Christian wrote: > > > Still when the current session is finished and a new session is run > > > using `:Termdebug vim` it errors out with E174, because the commands are > > > already defined. > > > > I don't see that. There was an error for one command, it was missing in > > the list of the cleanup function. > > Strange I had it yesterday all day long but now cannot reproduce it. > > > > How about to delete the commands when the first window > > > (the one in which you enter the gdb commands) is closed? > > > Alternatively, please use the `!` argument to the `:command` definition. > > > > I avoid using !, because it would cover up overwriting an existing > > command (that might do something completely different). It's a bit of > > a risk already, using simple names such as "Finish" and "Step". > > > > > My use case is usually I want to run with a clean state. How about using > > > the special separator '--' to separate gdb arguments from process > > > specific arguments. This way I can actually run > > > `:Termdebug vim -- --clean -c ":call setline('..')"` and start debugging > > > from a good initial state. > > > > > > The attached patch does those two things. > > > > Hmm, it's different from how gdb is normally used. And it's also not > > how you would start Vim. Thus introducing a whole new syntax. > > > > When using a core file or running process the command arguments would > > not be used. Thus we would need some way to specify "this is the > > command I want to run". > > > > Perhaps we can use two commands, one to start with gdb arguments, one > > with the command to run. > > :Termdebug vim core > > :TermdebugCommand vim --clean > > > > Something like that? We could also use a command to make gdb execute > > "run" right away. Sometimes it's a hassle that one needs to navigate to > > the gdb window to type "run" and then navigate to the program window to > > type something: > > :TermdebugRun vim --clean test.txt > > This would start the debugger on Vim and do "run --clean test.txt" in > > the gdb window and put the cursor in the command window. > > Here is a patch. I did not add the TermdebugRun command, but rather use > the optional '!' to indicate to run the command.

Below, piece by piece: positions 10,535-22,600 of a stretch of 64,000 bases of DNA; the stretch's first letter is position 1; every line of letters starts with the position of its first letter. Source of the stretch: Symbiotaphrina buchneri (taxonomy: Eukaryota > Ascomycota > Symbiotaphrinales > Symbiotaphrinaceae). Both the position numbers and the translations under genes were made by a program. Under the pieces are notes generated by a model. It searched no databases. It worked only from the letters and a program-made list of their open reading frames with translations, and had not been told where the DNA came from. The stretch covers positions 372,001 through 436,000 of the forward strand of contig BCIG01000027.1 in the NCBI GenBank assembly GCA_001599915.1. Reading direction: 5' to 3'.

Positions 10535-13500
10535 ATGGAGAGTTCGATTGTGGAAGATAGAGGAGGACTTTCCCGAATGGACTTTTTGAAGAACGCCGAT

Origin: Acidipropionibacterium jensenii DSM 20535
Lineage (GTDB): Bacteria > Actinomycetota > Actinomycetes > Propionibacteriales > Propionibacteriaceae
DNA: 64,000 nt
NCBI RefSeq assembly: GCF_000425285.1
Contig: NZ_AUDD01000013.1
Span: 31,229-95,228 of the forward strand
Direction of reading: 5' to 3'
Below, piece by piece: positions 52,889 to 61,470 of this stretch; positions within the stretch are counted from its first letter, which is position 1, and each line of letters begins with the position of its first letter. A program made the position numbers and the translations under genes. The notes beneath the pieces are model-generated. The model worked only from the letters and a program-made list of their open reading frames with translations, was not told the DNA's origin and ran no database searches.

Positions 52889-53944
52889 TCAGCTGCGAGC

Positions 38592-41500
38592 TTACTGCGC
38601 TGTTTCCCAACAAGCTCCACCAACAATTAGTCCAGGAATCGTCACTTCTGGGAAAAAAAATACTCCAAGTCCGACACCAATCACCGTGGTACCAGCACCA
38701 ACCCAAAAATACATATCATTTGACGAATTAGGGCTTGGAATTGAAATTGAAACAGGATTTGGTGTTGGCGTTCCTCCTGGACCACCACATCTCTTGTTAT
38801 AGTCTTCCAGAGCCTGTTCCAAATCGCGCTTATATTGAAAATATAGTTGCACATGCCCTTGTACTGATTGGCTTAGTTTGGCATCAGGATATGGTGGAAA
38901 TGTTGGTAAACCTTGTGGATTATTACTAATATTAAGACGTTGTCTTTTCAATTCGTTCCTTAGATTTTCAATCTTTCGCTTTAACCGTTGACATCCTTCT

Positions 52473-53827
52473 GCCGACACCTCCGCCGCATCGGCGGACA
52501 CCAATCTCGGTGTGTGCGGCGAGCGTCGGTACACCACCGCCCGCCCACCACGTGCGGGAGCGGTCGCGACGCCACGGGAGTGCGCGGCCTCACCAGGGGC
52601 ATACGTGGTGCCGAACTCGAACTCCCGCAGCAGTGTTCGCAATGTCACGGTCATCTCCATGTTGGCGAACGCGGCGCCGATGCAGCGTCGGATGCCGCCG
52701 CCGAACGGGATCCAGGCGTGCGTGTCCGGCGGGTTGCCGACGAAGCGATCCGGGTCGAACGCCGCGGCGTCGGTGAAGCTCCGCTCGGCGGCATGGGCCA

Thanks. I had to fix a few problems, but I like the idea of using ! to execute. -- hundred-and-one symptoms of being an internet addict: 196. Your computer costs more than your car. /// Bram Moolenaar -- b...@moolenaar.net -- http://www.Moolenaar.net \\\ /// sponsor Vim, vote for features -- http://www.Vim.org/sponsor/ \\\ \\\ an exciting new programming language -- http://www.Zimbu.org /// \\\ help me help AIDS victims -- http://ICCF-Holland.org /// -- -- You received this message from the "vim_dev" maillist. Do not top-post! Type your reply below the text you are replying to. For more information, visit http://www.vim.org/maillist.php --- You received this message because you are subscribed to the Google Groups "vim_dev" group. To unsubscribe from this group and stop receiving emails from it, send an email to vim_dev+unsubscr...@googlegroups.com. For more options, visit https://groups.google.com/d/optout.